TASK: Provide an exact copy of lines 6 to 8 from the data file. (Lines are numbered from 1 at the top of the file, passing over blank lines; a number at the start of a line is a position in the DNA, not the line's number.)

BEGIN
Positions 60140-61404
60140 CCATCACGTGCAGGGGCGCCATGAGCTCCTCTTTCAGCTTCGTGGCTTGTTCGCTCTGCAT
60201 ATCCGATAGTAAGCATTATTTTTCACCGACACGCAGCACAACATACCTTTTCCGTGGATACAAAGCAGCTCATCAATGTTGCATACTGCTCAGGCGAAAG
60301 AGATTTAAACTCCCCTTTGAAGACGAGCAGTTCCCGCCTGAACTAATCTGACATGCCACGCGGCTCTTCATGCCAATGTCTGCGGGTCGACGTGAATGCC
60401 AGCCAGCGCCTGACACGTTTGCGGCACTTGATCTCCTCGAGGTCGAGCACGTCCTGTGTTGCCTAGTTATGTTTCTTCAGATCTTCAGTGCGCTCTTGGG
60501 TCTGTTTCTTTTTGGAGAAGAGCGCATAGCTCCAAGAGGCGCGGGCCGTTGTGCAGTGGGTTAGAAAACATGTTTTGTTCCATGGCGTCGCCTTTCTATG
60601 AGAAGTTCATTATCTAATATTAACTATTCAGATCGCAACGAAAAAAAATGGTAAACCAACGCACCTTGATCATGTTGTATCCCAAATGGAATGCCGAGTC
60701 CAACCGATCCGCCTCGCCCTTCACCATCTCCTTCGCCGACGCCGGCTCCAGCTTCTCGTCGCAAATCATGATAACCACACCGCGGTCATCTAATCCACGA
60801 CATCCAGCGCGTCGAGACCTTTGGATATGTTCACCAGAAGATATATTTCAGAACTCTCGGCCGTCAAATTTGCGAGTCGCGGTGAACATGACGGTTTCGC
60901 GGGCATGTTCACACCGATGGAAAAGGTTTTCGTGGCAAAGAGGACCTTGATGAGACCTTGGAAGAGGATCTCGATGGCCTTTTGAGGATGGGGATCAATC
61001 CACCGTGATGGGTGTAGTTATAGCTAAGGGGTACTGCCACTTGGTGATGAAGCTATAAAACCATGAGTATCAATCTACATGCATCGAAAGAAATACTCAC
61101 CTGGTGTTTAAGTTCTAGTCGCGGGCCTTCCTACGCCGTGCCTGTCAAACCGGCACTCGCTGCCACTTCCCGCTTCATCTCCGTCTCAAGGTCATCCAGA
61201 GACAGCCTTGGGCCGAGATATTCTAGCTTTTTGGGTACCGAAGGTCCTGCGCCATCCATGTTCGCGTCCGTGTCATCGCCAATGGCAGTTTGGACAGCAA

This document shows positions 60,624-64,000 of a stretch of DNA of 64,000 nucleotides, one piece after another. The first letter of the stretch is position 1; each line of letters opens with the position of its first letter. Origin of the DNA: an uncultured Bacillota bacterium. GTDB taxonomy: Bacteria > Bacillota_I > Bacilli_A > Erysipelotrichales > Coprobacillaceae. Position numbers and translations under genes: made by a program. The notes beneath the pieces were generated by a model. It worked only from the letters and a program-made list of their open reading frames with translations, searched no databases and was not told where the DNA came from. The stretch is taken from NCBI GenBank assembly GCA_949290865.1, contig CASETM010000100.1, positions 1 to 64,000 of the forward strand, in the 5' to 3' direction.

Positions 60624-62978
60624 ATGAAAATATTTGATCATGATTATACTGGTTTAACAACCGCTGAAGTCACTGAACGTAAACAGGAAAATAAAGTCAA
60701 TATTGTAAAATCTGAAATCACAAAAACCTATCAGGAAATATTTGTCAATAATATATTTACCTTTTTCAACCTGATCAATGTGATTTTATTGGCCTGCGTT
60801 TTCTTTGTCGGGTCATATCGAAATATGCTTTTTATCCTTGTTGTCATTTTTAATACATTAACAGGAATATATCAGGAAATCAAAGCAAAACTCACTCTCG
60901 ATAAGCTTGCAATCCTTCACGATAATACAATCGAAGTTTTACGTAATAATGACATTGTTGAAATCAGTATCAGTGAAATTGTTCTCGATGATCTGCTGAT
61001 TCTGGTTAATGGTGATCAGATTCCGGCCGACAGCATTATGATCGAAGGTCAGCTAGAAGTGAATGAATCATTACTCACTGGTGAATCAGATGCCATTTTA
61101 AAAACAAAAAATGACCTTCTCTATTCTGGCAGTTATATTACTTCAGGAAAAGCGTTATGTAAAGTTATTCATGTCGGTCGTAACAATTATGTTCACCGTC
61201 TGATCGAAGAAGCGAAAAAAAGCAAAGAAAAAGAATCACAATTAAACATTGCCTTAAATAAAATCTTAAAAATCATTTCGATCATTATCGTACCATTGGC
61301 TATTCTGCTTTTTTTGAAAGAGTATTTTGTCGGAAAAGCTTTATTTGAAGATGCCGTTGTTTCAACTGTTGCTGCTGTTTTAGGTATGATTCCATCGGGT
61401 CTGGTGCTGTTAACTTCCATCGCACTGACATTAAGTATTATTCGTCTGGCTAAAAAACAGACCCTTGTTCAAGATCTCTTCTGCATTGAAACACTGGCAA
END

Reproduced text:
60501 TCTGTTTCTTTTTGGAGAAGAGCGCATAGCTCCAAGAGGCGCGGGCCGTTGTGCAGTGGGTTAGAAAACATGTTTTGTTCCATGGCGTCGCCTTTCTATG
60601 AGAAGTTCATTATCTAATATTAACTATTCAGATCGCAACGAAAAAAAATGGTAAACCAACGCACCTTGATCATGTTGTATCCCAAATGGAATGCCGAGTC
60701 CAACCGATCCGCCTCGCCCTTCACCATCTCCTTCGCCGACGCCGGCTCCAGCTTCTCGTCGCAAATCATGATAACCACACCGCGGTCATCTAATCCACGA